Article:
Study Suggests Flooding Could Reach Never-Before-Seen Levels in Sacramento, Central Valleys

While wildfires and droughts dominate California weather, residents have to prepare for another kind of disaster — flooding.

Sacramento is no stranger to seeing flooding of epic proportions. It happened during the Great Flood of 1862 that completely submerged Old Town, and the evidence is still right below our feet.

Floodwaters have plagued the Central Valley several more times before, happening again in 1986, 1995, 1997, 2006 and 2017, but new research by the organization Climate Central suggests that in 100 years, flooding in the Sacramento and Central valleys could reach levels never seen before.

Opinion: A Joint Effort to Protect the Central Valley’s Water, Ecology

Like a human fingerprint, California’s Sacramento Valley is truly unique. On the leading edge of ecological and economical sustainability, it’s also an exceptional place to live, work, and raise a family.

The Sacramento Valley joins together a world-renowned mosaic of natural and human abundance: productive farmlands, teeming wildlife refuges and managed wetlands, the largest salmon runs south of the Columbia River, dynamic rural and urban communities, and life-giving rivers and creeks that support it all.

New Protections for California’s Aquifers Are Reshaping the State’s Central Valley

California’s agricultural empire is facing a shakeup, as a state law comes into effect that will limit many farmers’ access to water.

The seven-year-old law is supposed to stop the over-pumping from depleted aquifers, and some farmers — the largest users of that water — concede the limits are overdue.


Lawmakers React to State Water Board Emergency Restrictions

This year’s drought is on the verge of going from bad to worse for thousands of farmers in the Central Valley. Tuesday, the State Water Resources Control Board approved emergency curtailment regulations. The move impacts 5,700 of the 6,600 water rights holders in the Sacramento-San Joaquin Delta watershed. Assemblyman Adam Gray (D-Merced) says Tuesday’s decision by the board is the wrong approach. He had petitioned the board to vote against the emergency measures.

Report: Valley Could See 6-9 Degree Temperature Increase By 2100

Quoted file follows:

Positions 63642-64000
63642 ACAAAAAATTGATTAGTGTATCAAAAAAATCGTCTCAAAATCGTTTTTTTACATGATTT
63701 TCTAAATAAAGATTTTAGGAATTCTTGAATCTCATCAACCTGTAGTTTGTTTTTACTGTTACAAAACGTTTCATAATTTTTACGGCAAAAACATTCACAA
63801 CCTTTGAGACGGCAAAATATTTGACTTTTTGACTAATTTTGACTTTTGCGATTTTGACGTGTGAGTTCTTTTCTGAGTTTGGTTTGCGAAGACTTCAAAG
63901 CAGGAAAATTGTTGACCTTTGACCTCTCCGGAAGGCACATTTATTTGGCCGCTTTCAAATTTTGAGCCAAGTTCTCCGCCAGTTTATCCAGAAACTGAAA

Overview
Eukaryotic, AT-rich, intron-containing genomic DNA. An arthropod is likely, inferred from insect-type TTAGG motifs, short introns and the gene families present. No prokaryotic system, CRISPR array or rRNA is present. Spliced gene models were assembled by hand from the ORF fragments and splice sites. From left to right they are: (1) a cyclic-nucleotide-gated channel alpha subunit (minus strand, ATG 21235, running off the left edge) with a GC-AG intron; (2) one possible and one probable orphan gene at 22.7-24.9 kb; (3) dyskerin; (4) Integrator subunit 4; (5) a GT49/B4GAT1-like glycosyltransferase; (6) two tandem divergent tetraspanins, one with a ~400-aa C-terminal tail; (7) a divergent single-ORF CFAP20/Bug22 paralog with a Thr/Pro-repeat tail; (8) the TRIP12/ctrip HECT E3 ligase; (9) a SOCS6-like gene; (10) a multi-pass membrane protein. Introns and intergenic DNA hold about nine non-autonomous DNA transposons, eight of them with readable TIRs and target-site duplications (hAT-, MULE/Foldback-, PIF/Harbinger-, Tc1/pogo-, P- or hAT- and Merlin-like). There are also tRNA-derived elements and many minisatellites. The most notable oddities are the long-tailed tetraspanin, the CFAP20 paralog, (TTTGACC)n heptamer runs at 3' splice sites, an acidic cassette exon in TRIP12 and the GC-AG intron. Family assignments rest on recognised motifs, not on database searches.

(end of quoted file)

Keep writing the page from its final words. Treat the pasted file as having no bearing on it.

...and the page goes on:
Climate change projections show the Central Valley will see more hot, dry years like 2021, but also some dangerously wet years as well.

This year has already seen high temperatures, drought and high fire risk for Central Valley residents, and Jordi Vasquez, environmental scientist for the California Department of Water Resources, said climate models show the Central Valley heating up 6 to 9 degrees Fahrenheit by the end of the century.

An Entire California Town is Without Running Water — In a Heat Wave

This is how California’s water crisis is going these days: The only functioning well in the rural community of Teviston broke in early June, leaving more than 700 residents without running water as temperatures in the Central Valley soared to triple-digits in a drought.

“It’s day to day” for the people of Teviston, said Frank Galaviz, a board member of the Teviston Community Services District, in an interview with The Fresno Bee.

From Shasta to Folsom, Shriveled Reservoirs Show Depths of California’s Drought Disaster

Instead of being flush with newly melted snow, Folsom Lake is the driest it’s been in springtime since the epic drought of 1977. Water levels are so low that temporary pumps probably will be installed to help move water out of the stricken reservoir.

Water levels at Lake Oroville have plunged to the point that its giant hydropower plant could be idled for the first time ever this summer, putting additional strain on California’s troubled electric grid. At Shasta Lake, which feeds the Sacramento River watershed and much of the Central Valley, conditions are so bad that major cities are drawing up conservation plans, farmers have scaled back plantings and environmentalists are angrily warning of extensive fish kills.

Latest Water War Over Kings River Involves Claim by Water District in Kern County

A water war is under way in Sacramento right now that could have far-reaching impacts on families in the Central Valley. “We totally believe this is a water grab,” says Ryan Jacobsen, Board President for the Fresno Irrigation District.

Water in Shorter Supply than Ever, California Reps Take Aim at State’s Poor Policies on Capitol Hill

With communities on the West Coast once again threatened by extreme drought, Republicans on the House Committee on Natural Resources held a hearing on Wednesday to discuss the issue.

Central Valley representatives Kevin McCarthy (R–Bakersfield), Devin Nunes (R–Tulare) and David Valadao (R–Hanford) joined the committee to address the drought.

Irrigation Districts Look to Transfers as Water Dwindles

With very little water to spare this drought year, water districts struggling with limited or no supplies look to their counterparts in other districts to negotiate water transfers to add whatever flexibility they can.

Districts on the west side of the Central Valley, both north and south of the Sacramento-San Joaquin Delta, face the prospect of receiving no water from the Central Valley Project.

“Water transfers are absolutely critical to preventing a disaster on the west side of the Sacramento Valley this year. Other than groundwater, it’s the only water many of our folks have,” said Jeffrey Sutton, general manager of the Tehama-Colusa Canal Authority; the TCCA, a joint powers authority, serves 17 water districts in Tehama, Glenn, Colusa and Yolo counties.